One thing I like to embrace is my uniqueness as I understand that we are all unique and have our own personal-made abilities, dreams, aspirations, and situations. No matter what our race, we are all individuals with distinct personalities.
One of the things that frustrates me more than anything are so-called black leaders who like to stand on their proverbial soapboxes and act as if they are the appointed mouthpieces for the entire black race. They speak as if the experience of one black person is the experience of all black folks and that the sins of the white race in the past are the same transgressions we are dealing with today. If I, a black person, explain to them that I haven’t experienced the oppression that many complain about, I’m told that I’m “lucky” (I don’t believe in luck) or that I’ve experienced oppression but I have yet to realize it. The Apostles of Blackness seem to think that if you are black and don’t think along with the collective of their black contemporaries, you are out of touch with your “blackness.” In other words, they want to control the narrative and, therefore, control how you think.
I, for one, don’t give a ripped pair of jeans about your skin color or how my race suffered under the Jim Crow Laws, because we are not going through that today. I was born at the tail-end of the Civil Rights Era (1968) and I have never experienced segregated schools, hotels, restaurant, bathrooms, or water fountains. I will admit that in my entire life, I’ve only had a couple of white folks call me me nigger. I can’t count how many times I’ve been called that name by black folks.
I am rather bothered by these self-appointed leaders who bemoan the “fact” that black folks suffer from some form of white racism everyday as if we are totally innocent from doing the same to others. When we get pulled over for speeding, it’s because of white supremacy; our children failing in schools is because white schools get more funding than black schools; our neighborhoods are run-down because of “white flight”; it would seem that everything negative that happens to a black person can be traced back to “white privilege.”
To hear The Apostles of Blackness explain it, our prisons being full of black folks is evidence of “white supremacy,” not excessive crime rates among the blacks. Lebron James explained it so eloquently when he said black people are being hunted down every time they step out their front door. Of course, our police are demonized for being racist hunters looking to meet their quotas of black oppression.
I’ve recently done an article on The Great Goddess, Michelle Obama, explaining that folks like her are a huge part of the problem because they would rather point their fingers at white folks for the sufferings of their black colleagues instead of using their platforms to call their fellow melanated brothers and sisters to take responsibility for their actions that lead to negative consequences.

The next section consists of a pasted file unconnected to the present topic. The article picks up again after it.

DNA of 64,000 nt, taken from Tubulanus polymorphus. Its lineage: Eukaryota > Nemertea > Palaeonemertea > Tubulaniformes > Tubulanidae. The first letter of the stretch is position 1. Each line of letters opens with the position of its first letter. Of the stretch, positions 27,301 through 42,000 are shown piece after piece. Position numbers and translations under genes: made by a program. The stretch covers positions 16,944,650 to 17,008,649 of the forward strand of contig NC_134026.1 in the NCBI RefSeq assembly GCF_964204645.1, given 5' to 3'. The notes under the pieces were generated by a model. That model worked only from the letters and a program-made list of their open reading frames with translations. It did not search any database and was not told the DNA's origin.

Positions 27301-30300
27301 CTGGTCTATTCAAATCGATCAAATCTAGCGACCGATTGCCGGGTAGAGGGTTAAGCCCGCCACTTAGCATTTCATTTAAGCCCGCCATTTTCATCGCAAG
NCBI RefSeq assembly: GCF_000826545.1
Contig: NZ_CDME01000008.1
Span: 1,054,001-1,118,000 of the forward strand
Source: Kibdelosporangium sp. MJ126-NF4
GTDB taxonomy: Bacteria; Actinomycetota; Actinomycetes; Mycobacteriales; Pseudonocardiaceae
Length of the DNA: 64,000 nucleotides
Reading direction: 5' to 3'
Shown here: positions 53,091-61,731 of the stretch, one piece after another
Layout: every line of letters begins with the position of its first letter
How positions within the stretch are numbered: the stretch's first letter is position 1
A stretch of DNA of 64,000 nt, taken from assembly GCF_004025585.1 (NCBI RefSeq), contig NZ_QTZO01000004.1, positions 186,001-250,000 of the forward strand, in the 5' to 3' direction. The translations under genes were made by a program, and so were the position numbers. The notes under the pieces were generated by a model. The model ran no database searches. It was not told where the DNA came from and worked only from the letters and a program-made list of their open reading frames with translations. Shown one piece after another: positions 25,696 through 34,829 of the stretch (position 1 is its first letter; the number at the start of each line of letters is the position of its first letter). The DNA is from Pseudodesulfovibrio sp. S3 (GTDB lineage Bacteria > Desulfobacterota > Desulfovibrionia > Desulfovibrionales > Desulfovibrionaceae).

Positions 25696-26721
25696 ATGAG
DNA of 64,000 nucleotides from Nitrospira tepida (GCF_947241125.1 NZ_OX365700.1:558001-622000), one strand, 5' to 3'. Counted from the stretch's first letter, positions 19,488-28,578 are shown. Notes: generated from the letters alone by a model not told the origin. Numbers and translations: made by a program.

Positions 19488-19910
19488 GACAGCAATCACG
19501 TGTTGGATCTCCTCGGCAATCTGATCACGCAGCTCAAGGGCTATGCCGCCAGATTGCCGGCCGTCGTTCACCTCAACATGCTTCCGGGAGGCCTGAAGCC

So, now, Michelle (who is a millionaire and has a permanent detail of Secret Service to protect her family) opines that she’s afraid for her daughters because of what she’s seen compliments of our faithful mainstream media. She thinks that her daughters would be in danger simply for getting into a car. This fake caution has gained traction in the black community; I have a family member who told me she’s scared for her children whenever they leave the house. From what I gather, she and her husband are great parents who believe in strict discipline. So, I really believe they have nothing to worry about.
The tragic killings we’ve heard reported on the news of several black folks weren’t the result of white supremacist police officers gunning down innocent blacks who were skipping down the street with a basket of freshly baked goodies to their grandmothers’ houses.
Michael Brown was killed because he attacked a cop.
Breonna Taylor hung with the wrong crowd and died when cops fired into her dwelling after her boyfriend fired at them first.
Rayshard Brooks resisted arrest, took a taser from a cop, and was shot and killed when he aimed it at the officer.
Eric Garner died when he resisted arrest for selling illegal cigarettes on the street.
No matter what you thing about the George Floyd/Derrick Chauvin case, Floyd would probably still be alive if he hadn’t resisted arrest for passing a fake $20 bill.
Ma’Khia Bryant was in the act of stabbing another girl when she was shot and killed.
I can go on and on, but you can get my point. I know some of you out there may want to give me misery for pointing out the faults of these “victims”, but that’s akin to a proverbial ostrich sticking its head in the ground to ignore the obvious.
My message is to Oprah, Jay-Z/Beyonce, the Obamas, and any other privileged black actor, athlete, or politician who rake in millions but still want to bemoan the specter of “white supremacy”: You need to take advantage of your platforms to point your fellow black compatriots to their responsibilities. We need to teach our girls to respect themselves to become ladies, our young men to avoid the temptations in this world and carry themselves with dignity, and teach our boys to be fathers to their children.
Until you privileged and pampered black folks learn to do this, I’ll repeat myself…
Please go somewhere and sit down!
You all have a good day and I’ll see you on the rebound.
The above video was posted on YouTube by Anthony Brian Logan. I do not own the rights to the video. Check him out as his videos are good!